Engagement,  Science

The 3 Best Christmas Science Experiments for Elementary

Christmas is just around the corner, and the kids (and, let’s face it, teachers) are getting antsy. But, the teaching must go on! At this point in the year, you’re likely scrambling for educational content that will keep your students engaged. To help you out, here are 3 of my favorite Christmas science experiments for elementary students.

3 Christmas Science Experiments

Crystallized Snowflake Ornaments

Christmas science experiments: Crystallized snowflake ornaments

This first experiment is so fun, easy, and makes a great Christmas decoration! Students will get to observe the process of crystal formation while making snowflake ornaments.

What you need:

  • Borax
  • Boiling Water
  • Pipe Cleaners
  • String
  • Individual jars/glasses/etc.
  • Pencil or ruler

How to do it:

Materials needed for snowflakes
  • Have students make snowflakes out of their pipe cleaners (they may need scissors to cut). Tie a long piece of string around the snowflakes.
  • Boil some water in the microwave or on a burner. Fill the individual jars with boiling water.
  • Add about 3 tbsp Borax per cup of water.
  • Stir until mostly dissolved. It’s okay if some Borax settles at the bottom.
How to crystallize snowflakes
  • Tie the snowflakes to a pencil, ruler, etc. then place inside the jar. More than one ornament can go in the same container as long as they do not touch.
  • Let sit overnight and watch the crystals grow! Crystals should start forming after a couple of hours.
  • Remove ornaments from mixture and allow to dry on a paper towel for one to two hours. Tie string into a loop, and hang on the Christmas tree!
Crystallized snowflake ornaments

Alternatively, you can have students make different shapes other than snowflakes. Bring in some Christmas cookie cutters to wrap the pipe cleaners around to make different shapes!

This is a fun, easy, and low cost Christmas craft for your students. You can also experiment with using sugar, salt, or baking soda to make the crystals. However, Borax takes the least amount of time to crystallize. This Christmas science experiment is one your students are sure to love!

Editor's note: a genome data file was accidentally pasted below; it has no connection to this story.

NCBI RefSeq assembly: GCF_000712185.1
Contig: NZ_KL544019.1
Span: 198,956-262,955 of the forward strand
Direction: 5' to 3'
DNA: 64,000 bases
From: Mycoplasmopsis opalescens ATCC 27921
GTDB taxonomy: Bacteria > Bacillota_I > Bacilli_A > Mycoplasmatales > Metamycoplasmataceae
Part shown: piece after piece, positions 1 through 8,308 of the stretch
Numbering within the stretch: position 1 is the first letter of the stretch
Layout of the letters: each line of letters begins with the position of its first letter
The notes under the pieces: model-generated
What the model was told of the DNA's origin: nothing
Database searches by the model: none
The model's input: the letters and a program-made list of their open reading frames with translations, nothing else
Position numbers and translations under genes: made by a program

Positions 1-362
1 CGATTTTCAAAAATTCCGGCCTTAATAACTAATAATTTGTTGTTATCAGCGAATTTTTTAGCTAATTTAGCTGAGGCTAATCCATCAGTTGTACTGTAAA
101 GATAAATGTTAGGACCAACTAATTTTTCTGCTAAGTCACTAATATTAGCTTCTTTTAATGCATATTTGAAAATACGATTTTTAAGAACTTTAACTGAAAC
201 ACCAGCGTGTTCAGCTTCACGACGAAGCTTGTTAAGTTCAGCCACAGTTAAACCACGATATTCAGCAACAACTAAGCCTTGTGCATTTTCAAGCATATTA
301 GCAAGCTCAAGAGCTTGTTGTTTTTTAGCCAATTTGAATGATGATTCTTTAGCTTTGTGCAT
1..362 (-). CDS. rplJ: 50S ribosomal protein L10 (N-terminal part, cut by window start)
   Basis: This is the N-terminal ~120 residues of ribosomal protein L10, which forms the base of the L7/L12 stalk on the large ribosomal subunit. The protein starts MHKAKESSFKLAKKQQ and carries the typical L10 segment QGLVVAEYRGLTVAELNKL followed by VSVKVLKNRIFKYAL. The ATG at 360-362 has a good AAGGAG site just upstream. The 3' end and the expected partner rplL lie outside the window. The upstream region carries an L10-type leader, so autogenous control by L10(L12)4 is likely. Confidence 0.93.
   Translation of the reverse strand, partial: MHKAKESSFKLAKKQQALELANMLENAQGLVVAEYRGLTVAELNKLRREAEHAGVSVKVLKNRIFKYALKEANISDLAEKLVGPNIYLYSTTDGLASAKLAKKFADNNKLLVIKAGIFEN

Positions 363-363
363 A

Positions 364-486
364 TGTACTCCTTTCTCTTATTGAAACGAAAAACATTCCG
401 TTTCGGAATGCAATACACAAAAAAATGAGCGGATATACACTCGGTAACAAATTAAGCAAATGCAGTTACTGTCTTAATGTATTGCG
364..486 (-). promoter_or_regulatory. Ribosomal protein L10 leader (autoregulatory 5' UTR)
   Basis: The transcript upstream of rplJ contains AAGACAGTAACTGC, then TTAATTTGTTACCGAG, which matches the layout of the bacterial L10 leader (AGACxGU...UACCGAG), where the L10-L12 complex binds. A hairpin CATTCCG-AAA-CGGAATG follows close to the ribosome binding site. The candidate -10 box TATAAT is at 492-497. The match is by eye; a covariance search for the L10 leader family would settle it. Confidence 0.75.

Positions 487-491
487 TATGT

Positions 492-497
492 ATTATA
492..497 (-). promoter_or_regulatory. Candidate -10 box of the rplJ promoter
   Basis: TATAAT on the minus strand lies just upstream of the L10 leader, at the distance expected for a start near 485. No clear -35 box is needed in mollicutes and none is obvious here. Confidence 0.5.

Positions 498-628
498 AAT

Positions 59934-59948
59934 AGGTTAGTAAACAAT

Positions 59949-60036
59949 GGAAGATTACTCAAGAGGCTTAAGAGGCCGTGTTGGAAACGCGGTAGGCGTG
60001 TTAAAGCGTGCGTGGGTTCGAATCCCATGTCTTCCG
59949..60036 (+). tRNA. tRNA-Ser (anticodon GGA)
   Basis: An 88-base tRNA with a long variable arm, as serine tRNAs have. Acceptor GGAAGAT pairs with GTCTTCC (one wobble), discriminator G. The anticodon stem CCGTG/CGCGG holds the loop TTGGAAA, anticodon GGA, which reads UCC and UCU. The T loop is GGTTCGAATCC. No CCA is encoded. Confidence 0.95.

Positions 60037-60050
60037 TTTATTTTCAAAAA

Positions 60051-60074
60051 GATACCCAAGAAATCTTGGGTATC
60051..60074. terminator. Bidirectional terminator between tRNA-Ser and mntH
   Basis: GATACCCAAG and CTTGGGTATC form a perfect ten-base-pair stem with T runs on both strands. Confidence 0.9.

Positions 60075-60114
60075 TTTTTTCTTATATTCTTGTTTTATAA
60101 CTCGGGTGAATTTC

Dissolve a Candy Cane

Christmas science experiments: candy cane dissolving

One of the easiest Christmas science experiments you can do, all you need is a few candy canes and some items you already have in your pantry! Students will observe the effect that different liquids have on a candy cane.

What you need:

Materials for candy cane experiment
  • 4 candy canes
  • 4 glasses or jars
  • Hot water
  • Cold water
  • Vinegar
  • Oil

How to do it:

  • Fill each of your glasses or jars with equal amounts of the 4 liquids. Make sure to label what is in each container!
  • Set a candy cane in each jar, hooked over the edge.
  • Observe what happens to each candy cane.
Candy cane experiment results

The candy cane in the hot water should start dissolving almost immediately! The candy cane in oil will change hardly at all. Before starting the experiment, you may consider having students make predictions as to what they think will happen.

You can also do this experiment using peppermints in addition to the candy canes. Students can predict which candy will dissolve first!

Jingle Bell Maze

Christmas stem activity: jingle bell maze

Not so much an experiment as a Christmas STEM Challenge, students can put their engineering skills to the test and build a maze for a jingle bell out of candy canes!

What you need:

Materials for jingle bell maze
  • Mini candy canes
  • Tape
  • Jingle bells
  • Shoebox lids or sheets of cardboard

How to do it:

  1. Depending on the amount of materials you have, students can do this individually or in small groups.
  2. Give each student or group a shoebox lid or sheet of cardboard, a jingle bell, tape, and several small candy canes.
  3. Allow students time to plan out their design and test. I recommend 15 minutes.
  4. Students will tape the candy canes to the cardboard in order to create a maze for their jingle bell.

I found the best way to do this was to first map out the correct path and tape it down. Then, fill in with more candy canes.

Christmas science experiments: stem challenge for kids

It also works best to break the candy canes into smaller, straighter pieces. This way, you also have larger and smaller pieces to use.

Christmas science experiments for kids

Students can show off their maze to the class when they are finished! If desired, have students race to see who can complete their maze first. (If you are interested in more Christmas STEM challenges like this, click here!)

I hope these 3 Christmas science experiments have inspired you! If you would like to try out one or more of these projects, I have FREE instruction sheets and project pages for you! Fill out the information below to have this freebie sent straight to your inbox.

Free Christmas Science Experiments

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What Christmas activities will you be doing with your students?


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